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What is a SOPA? Isn’t that Spanish for soup? And isn’t PIPA Kate Middleton’s hotter-looking younger sister? Well, not exactly Beavis. SOPA actually stands for the Stop Online Piracy Act and PIPA for the PROTECT IP Act, or the longer form “Preventing Real Online Threats to Economic Creativity and Theft of Intellectual Property Act.” That mouthful of a title alone should give you the gist of the legislation that's being foisted upon the country by our dear leaders in Congress.

SOPA is sponsored by the House of Representatives and PIPA by the Senate, but both acts promote similar ideas for putting an end to online piracy. In predictably snooze-worthy language, PIPA proposes that search engines, websites, or more confusingly, “information location tools” that link to pirate domains “take technically feasible and reasonable measures, as expeditiously as possible, to remove or disable access to the Internet site associated with the domain name set forth in the order." (Try reciting that after six beers.)

In laymen’s terms, the old rules that allowed you to post whatever you wanted until you received a “cease and desist” (more formally known as the Digital Millennium Copyright Act [DMCA] notice-and-takedown provision) are out the window and the new rules stipulate that you monitor your own content or risk suspension of advertising services, financial transactions and hosting, not to mention opening yourself up to a whole rat’s nest of intellectual property litigation. The maximum penalty for unauthorized streaming of copyrighted content would be five years in prison for ten violations within six months, which means it could take over a year to safely stream an entire album on your blog, or even longer for a hip hop record.

The companies that stand to gain from this new legislation are namely the big players in the cable, motion picture and recording industries who lost billions in revenue in the pre-DMCA era including the Motion Picture Association of America, the Recording Industry Association of America, and Viacom, in addition to other companies whose businesses rely exclusively on trademarked products, like Revlon, the NBA, Nike and Pfizer to name a few of the over 350 organizations that support passage of SOPA/PIPA.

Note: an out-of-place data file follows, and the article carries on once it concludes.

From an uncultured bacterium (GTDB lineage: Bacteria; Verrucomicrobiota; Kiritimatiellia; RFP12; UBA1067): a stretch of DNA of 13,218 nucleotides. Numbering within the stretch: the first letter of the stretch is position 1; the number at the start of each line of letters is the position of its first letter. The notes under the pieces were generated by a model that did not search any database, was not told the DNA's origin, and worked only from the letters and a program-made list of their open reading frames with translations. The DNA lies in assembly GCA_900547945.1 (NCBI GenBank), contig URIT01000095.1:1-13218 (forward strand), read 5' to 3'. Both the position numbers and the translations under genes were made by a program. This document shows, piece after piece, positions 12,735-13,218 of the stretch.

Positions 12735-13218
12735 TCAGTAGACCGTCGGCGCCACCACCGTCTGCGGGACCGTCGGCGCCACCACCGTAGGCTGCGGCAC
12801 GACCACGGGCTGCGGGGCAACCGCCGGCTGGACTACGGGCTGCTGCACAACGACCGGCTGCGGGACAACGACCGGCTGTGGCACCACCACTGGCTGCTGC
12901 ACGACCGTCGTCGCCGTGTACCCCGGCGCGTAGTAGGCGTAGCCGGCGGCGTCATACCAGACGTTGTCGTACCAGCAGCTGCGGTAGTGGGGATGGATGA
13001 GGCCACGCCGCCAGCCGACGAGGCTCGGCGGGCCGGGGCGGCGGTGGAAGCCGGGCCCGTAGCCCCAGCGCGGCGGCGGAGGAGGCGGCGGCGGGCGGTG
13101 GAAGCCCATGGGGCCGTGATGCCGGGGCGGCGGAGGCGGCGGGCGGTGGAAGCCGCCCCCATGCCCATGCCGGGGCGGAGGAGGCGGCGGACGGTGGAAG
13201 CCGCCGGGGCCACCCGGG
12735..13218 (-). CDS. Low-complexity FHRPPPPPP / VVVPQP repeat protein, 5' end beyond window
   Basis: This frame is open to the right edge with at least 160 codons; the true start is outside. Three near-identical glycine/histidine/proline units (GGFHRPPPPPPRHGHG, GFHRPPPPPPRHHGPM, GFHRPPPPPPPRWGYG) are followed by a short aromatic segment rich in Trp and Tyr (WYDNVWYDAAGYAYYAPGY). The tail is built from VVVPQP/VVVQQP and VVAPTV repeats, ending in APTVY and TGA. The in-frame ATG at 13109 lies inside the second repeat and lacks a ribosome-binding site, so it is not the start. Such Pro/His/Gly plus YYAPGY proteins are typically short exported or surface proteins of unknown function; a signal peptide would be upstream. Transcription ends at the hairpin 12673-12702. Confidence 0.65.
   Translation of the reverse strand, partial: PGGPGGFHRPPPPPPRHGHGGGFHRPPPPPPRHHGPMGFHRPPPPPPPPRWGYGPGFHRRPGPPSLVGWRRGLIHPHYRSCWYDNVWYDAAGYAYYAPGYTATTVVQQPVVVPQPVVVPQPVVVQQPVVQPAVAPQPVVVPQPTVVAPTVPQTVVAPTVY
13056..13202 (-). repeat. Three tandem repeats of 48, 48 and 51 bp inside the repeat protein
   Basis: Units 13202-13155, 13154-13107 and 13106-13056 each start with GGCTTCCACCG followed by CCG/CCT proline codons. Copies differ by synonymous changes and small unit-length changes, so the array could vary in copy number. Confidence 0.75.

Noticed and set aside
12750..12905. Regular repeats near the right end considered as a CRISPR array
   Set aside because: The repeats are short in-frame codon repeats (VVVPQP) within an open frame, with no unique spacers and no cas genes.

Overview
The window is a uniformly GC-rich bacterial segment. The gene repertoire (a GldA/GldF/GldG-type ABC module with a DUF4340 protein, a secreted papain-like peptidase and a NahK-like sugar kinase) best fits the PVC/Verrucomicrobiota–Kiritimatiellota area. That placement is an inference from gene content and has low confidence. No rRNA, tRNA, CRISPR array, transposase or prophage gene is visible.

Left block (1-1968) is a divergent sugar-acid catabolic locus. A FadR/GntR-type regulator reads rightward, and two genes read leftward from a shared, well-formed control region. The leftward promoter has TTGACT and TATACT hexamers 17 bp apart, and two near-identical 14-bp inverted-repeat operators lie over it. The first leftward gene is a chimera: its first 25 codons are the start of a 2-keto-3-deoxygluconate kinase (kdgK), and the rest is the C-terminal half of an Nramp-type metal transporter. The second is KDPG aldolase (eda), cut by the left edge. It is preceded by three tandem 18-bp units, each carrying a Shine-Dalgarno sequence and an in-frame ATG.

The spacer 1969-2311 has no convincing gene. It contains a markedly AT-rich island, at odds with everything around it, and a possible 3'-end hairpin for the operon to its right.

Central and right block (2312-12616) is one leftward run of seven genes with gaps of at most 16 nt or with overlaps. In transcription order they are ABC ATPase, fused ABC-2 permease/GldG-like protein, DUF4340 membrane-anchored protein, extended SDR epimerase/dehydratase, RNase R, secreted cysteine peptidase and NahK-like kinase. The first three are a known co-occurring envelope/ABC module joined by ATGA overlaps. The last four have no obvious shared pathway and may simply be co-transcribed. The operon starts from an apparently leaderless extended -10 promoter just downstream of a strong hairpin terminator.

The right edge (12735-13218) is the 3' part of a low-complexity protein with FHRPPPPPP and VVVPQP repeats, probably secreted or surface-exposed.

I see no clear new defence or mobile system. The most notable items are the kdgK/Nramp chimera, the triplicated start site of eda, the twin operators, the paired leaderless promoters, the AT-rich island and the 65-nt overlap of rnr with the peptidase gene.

Interestingly enough, the burden of policing potential infringements weighs heavily on social media, search and content giants like Google, Yahoo!, AOL, Facebook, Wikipedia, eBay, Twitter and countless others. These equally well-heeled opponents are arguing that the bills will do everything from violate the First Amendment to break the whole freaking Internet. The battle is shaping up to be a showdown between two competing business models, and as is often the case with fights in Bartertown, “two men enter, one man leave.”

In all fairness, the Internet-breaking provisions requiring changes to Domain Name Servers have been removed from their respective bills. While the proponents of SOPA/PIPA are rosily imagining a world where everybody pays for content, the likelihood of an airtight Internet is still a figment of their collective imagination. Users of the black market websites and torrent hubs that are the intended targets of the legislation will still be able to circumvent any proposed controls. The unintended consequences, however, of changing the way the Internet works could have far-reaching negative impacts on privacy, innovation and digital commerce.

So far the White House has kept its fingernails clean in the debate, stating “Any effort to combat online piracy must guard against the risk of online censorship of lawful activity and must not inhibit innovation by our dynamic businesses large and small…We must avoid creating new cybersecurity risks or disrupting the underlying architecture of the Internet.” Still, the mode in which Congress appears to be barreling toward passing something in the near future reeks of a done deal.

The anti-SOPA/PIPA gang is waging one last ditch counter-attack to alter the course of the legislation by blacking out significant portions of the web to protest and bring attention to the issue. Informally known as the SOPA Blackout, some of the major players on the Internet will be making their absence known in cyberspace. While Wikipedia, Reddit, Mozilla, Wordpress and Boing Boing will shut their “doors” for 24 hours, Google will post a link on its infamous blank canvas of a home page that marks a soft, flaccid kind of solidarity with the Blackout crowd. For all its previous support, Twitter will abstain from the blackout which may be a good thing since it will probably serve as a sounding board for the action. With the Senate voting on PIPA on January 24th, the House has agreed to reach a consenus before bringing SOPA up for a vote. The amount of noise brought on by the silence should give an indication of which way the next boot heel will fall.


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